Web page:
STATOIL will realise US$1.3 billion in proceeds thanks to a major asset sell-off which will involve farm downs in the Aasta Hansteen, Asterix and Polarled projects as well as exiting two assets on the Norwegian Continental Shelf (NCS).

The deal will see Statoil monetise on the Aasta Hansteen field development project, while retaining the operatorship and a 51 per cent equity share.

In addition, Statoil has decided to exit the non-core Vega and Gjøa fields.

The buyer is Wintershall, a Germany-based energy company and a well-established player on the Norwegian Continental Shelf.

Wintershall will acquire shares in the two producing fields Gjøa (5%) and Vega (24.5%), the development project Aasta Hansteen (24%), the Asterix discovery (19%), the Polarled pipeline project (13.2%), as well as equity in four exploration licenses in the vicinity of Aasta Hansteen.

The shares in the assets comprise reserves and resources of around 170 million barrels of oil equivalent.

In addition, the companies agreed that Wintershall will become operator of the producing field Vega, subject to the approval of the authorities and consent of the other license partners.

Wintershall board of executive directors chairman Rainer Seele said the company believed in the potential of the Norwegian Continental Shelf and was realising its goal to become one of the top oil and gas companies in Norway.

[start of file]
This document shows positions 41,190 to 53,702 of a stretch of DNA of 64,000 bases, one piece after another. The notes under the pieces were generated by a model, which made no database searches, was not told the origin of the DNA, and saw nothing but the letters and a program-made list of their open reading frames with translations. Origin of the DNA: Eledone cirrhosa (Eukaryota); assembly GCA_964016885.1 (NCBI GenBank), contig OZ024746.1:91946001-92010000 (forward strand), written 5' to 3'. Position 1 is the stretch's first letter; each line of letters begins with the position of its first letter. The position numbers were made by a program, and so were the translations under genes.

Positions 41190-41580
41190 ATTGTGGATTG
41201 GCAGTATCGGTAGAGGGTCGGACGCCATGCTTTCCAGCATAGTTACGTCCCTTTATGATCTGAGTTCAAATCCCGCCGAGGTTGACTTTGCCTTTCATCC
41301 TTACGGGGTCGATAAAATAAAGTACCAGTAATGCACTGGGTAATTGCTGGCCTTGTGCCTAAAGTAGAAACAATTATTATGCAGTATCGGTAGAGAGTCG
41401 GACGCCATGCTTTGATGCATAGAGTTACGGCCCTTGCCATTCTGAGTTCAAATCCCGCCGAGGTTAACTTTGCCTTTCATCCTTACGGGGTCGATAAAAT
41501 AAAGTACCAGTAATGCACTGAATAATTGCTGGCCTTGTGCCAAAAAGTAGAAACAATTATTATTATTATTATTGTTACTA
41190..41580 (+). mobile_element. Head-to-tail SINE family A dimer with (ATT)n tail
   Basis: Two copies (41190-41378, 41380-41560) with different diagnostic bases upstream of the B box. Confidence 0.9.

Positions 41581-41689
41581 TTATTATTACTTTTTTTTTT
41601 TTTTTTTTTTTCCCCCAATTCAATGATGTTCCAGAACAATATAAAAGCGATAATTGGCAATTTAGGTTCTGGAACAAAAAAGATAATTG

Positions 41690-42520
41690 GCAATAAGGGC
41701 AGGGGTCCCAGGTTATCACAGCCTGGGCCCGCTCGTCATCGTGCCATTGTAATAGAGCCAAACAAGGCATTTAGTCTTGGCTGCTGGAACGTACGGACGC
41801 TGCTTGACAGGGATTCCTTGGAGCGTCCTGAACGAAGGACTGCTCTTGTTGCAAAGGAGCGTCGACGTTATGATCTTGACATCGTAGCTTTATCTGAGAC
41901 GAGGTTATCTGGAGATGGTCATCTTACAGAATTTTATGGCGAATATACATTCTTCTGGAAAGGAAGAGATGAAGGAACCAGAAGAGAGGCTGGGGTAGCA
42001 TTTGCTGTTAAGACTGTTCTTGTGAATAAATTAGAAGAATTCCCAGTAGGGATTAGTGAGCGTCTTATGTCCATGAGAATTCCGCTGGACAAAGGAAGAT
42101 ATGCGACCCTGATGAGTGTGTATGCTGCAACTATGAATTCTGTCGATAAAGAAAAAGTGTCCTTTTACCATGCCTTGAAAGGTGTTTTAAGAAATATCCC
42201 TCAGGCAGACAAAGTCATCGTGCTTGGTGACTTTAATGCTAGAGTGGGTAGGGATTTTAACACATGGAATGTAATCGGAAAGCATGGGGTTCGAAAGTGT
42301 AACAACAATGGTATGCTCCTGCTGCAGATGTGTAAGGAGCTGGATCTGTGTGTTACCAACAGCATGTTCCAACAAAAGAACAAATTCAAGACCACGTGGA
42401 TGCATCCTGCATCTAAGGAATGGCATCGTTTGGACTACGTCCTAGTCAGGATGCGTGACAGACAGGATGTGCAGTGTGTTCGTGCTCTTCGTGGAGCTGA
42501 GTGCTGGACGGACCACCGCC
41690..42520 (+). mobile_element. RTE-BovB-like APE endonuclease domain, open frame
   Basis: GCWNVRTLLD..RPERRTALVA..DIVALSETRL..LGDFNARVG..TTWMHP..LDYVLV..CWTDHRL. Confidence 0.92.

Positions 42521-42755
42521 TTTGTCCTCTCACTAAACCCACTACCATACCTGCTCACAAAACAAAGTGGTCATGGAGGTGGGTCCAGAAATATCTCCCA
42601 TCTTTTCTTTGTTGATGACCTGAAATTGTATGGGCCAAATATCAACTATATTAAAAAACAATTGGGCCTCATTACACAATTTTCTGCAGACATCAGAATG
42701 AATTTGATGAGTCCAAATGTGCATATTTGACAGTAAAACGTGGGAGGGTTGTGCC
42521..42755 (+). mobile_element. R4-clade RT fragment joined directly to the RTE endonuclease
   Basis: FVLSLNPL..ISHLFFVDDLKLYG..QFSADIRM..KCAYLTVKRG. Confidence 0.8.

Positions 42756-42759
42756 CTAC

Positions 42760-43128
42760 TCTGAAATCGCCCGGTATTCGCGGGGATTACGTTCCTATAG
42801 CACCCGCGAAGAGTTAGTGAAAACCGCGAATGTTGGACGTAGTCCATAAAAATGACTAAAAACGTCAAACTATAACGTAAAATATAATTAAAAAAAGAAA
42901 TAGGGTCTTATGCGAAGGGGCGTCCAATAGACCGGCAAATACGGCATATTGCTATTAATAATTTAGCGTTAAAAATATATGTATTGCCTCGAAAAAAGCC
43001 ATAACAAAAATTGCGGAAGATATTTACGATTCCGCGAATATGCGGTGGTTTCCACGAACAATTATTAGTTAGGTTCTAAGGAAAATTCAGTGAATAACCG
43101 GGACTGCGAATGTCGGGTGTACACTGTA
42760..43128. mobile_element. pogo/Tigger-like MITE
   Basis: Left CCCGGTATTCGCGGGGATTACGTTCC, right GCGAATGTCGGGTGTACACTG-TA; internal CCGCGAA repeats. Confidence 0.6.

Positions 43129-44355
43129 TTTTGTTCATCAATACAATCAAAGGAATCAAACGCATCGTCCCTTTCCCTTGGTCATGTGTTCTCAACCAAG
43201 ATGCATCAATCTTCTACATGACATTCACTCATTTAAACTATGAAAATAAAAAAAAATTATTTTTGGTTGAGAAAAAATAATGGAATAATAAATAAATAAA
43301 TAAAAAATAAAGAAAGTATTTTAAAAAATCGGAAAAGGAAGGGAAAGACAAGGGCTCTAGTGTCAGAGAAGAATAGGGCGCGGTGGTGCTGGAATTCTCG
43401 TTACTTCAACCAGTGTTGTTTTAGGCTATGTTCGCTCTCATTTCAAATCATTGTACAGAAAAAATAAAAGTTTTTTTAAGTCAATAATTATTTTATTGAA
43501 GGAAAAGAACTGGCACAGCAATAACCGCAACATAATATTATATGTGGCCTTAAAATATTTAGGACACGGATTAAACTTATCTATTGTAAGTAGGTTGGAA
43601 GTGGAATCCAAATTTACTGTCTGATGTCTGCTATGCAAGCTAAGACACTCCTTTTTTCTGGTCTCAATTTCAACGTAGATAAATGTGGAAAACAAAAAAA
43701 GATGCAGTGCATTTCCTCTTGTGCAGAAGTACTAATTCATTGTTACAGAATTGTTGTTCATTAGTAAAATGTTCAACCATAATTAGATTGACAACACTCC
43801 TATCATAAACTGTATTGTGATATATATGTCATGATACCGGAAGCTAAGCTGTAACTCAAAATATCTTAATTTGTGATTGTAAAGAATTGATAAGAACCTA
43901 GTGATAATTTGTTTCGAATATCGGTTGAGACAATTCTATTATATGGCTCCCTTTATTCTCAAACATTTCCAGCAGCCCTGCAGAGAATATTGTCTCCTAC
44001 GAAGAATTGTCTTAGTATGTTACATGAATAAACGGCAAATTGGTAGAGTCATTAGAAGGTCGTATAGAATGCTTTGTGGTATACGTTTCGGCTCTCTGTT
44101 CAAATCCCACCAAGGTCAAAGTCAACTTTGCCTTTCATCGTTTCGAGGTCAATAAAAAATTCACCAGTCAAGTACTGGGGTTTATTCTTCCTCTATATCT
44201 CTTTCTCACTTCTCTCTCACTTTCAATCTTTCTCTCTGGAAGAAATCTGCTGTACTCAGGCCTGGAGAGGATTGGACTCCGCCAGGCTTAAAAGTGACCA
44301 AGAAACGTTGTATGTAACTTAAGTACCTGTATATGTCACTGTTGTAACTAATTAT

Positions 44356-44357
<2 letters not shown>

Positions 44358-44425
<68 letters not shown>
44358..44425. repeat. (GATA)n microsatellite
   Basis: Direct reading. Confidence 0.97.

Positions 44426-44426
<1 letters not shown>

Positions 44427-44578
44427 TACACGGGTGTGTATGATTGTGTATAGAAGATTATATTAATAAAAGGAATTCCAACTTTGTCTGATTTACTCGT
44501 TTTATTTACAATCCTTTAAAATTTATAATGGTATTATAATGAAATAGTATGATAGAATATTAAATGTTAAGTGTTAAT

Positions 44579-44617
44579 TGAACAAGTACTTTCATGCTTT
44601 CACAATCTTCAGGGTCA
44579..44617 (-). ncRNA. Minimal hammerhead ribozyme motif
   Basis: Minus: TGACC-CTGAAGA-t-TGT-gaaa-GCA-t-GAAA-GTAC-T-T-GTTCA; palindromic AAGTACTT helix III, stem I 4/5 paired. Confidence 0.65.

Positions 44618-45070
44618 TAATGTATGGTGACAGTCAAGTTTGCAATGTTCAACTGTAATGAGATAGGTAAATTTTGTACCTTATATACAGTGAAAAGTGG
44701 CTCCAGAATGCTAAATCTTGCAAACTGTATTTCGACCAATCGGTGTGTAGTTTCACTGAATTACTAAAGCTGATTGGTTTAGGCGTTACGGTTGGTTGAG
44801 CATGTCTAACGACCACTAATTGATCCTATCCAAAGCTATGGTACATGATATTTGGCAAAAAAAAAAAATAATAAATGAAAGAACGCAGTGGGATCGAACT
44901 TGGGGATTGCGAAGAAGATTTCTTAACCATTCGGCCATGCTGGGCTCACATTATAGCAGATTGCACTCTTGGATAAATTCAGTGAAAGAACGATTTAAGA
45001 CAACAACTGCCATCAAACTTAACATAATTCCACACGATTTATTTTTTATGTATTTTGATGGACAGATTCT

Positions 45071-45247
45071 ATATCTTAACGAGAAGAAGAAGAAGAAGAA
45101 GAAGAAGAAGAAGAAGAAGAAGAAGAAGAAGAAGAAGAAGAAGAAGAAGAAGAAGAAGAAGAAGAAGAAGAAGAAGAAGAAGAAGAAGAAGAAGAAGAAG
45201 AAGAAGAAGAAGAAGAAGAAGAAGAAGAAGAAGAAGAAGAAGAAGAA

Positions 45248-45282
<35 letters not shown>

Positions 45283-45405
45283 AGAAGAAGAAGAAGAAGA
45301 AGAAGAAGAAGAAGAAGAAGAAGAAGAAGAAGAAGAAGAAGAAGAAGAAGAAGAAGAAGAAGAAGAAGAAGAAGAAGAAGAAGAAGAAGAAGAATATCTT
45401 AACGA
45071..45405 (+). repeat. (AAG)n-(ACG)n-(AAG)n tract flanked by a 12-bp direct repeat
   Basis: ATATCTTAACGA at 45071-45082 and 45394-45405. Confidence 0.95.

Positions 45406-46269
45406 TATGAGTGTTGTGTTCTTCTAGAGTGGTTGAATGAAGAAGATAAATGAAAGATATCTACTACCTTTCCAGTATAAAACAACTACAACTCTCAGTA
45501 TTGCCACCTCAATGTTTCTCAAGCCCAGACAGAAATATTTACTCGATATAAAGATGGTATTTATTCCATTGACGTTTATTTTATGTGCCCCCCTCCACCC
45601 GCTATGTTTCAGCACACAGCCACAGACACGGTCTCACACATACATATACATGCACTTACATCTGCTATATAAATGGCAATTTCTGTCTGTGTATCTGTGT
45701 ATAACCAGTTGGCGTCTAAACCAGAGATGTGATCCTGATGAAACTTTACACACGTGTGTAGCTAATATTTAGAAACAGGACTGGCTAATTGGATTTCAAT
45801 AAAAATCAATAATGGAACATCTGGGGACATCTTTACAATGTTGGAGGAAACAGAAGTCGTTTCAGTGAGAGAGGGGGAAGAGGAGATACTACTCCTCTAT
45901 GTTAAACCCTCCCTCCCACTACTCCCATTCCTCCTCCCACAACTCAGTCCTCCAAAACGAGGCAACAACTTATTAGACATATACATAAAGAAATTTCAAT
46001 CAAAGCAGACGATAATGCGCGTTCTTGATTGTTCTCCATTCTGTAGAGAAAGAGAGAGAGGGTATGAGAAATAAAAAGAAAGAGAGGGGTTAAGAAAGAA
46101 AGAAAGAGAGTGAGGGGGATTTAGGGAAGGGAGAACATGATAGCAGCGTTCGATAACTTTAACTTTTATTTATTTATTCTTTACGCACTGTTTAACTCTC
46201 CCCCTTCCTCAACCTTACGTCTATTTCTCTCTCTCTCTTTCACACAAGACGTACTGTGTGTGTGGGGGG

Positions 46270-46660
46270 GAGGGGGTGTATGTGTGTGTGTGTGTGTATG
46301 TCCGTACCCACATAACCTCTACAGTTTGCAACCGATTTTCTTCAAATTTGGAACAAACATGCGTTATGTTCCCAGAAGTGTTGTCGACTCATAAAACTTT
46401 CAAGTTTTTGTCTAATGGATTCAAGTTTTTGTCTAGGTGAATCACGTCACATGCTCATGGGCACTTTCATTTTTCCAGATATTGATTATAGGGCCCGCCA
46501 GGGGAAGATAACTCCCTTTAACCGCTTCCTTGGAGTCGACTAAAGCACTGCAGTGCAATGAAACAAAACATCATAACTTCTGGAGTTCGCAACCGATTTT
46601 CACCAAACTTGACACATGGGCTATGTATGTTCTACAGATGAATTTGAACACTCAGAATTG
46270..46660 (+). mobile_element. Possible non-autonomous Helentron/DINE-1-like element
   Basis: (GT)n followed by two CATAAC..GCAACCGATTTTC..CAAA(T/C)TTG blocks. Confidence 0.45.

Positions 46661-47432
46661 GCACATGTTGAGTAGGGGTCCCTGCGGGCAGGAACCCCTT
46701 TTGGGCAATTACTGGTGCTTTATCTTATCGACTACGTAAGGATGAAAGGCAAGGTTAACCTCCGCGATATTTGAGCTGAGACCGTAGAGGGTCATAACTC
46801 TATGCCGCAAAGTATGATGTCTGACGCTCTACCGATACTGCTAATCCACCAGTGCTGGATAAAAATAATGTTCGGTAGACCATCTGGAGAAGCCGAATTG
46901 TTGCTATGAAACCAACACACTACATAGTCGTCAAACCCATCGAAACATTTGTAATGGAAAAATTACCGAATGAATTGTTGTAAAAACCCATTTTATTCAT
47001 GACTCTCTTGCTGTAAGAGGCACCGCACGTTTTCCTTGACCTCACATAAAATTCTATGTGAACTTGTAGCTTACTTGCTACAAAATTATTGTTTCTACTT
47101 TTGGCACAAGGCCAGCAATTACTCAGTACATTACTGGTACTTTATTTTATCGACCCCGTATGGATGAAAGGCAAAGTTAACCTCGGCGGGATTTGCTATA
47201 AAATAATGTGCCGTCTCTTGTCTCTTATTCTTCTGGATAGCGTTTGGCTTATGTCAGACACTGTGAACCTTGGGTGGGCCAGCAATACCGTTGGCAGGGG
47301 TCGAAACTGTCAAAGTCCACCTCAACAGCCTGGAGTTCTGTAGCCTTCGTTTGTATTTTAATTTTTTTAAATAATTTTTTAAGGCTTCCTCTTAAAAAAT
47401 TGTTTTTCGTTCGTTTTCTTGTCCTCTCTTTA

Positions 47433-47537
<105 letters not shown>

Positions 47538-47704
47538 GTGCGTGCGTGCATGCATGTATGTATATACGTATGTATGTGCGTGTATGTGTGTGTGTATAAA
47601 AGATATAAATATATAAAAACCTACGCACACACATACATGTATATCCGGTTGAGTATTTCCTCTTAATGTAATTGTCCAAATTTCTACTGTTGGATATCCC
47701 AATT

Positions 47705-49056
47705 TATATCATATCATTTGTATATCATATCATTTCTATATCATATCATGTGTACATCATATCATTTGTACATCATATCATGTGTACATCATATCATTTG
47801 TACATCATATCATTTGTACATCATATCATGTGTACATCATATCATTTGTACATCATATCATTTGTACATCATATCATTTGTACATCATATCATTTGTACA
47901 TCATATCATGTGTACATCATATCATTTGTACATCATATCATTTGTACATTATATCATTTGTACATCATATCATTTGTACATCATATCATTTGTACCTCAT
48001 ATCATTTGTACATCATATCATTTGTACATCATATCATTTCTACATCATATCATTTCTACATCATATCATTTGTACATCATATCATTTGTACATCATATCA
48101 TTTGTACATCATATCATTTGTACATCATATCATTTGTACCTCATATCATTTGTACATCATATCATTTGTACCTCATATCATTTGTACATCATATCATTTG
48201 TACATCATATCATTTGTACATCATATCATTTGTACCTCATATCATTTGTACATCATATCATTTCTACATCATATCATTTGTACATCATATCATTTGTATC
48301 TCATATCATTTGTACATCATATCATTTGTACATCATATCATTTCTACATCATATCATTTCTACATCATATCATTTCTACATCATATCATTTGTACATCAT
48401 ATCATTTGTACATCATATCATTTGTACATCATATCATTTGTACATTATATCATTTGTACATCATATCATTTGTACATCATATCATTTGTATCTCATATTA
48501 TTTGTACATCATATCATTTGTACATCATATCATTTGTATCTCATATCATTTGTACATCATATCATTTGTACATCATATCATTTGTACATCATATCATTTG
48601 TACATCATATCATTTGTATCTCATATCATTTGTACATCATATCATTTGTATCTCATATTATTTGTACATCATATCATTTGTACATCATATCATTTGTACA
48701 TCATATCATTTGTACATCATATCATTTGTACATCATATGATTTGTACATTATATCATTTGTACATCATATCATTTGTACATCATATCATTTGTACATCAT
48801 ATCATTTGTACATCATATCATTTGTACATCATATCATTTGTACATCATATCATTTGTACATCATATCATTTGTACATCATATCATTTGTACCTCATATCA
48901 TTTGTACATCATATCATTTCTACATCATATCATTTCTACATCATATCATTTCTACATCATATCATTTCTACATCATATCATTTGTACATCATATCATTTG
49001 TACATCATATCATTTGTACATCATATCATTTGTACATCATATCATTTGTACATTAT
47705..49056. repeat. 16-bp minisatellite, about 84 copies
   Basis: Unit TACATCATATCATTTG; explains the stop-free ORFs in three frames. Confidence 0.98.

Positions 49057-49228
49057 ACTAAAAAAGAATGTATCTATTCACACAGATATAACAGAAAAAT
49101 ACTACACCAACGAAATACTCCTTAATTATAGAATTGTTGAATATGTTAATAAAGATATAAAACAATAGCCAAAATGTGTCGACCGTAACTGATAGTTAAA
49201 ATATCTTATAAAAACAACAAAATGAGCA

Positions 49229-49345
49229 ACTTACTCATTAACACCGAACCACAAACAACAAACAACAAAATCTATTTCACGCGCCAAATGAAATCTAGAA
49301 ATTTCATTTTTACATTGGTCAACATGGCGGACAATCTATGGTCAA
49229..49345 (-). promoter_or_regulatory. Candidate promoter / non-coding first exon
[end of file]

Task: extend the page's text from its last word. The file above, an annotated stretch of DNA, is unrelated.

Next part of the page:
“With domestic production in Europe we are strengthening the European supply security,” he said.

The transaction will not involve transfer of personnel.

Statoil Norway development and production president Arne Sigve Nylund said the transaction increased the company’s flexibility to further strengthen its portfolio.

“We have a strong portfolio of projects,” Mr Nylund said.

“This transaction focuses our NCS portfolio and further improves our capacity to invest in core areas.”

The transaction is expected to close at the end of 2014, pending government approval.

Lambert Energy Advisory was financial advisor to Statoil on the deal.

Statoil’s latest asset sell-offs are just one of many in recent years as it seeks to position itself as a well-capitalised, technology focused upstream company.

The company has realised about $US20 billion in proceeds from divestments since 2010, including this transaction.

Total proceeds of around USD 20 billion have been realised through divestments by Statoil since 2010, including this transaction.

Last year Statoil divested its holdings in two West of Shetlands fields, Rosebank and Schiehallion.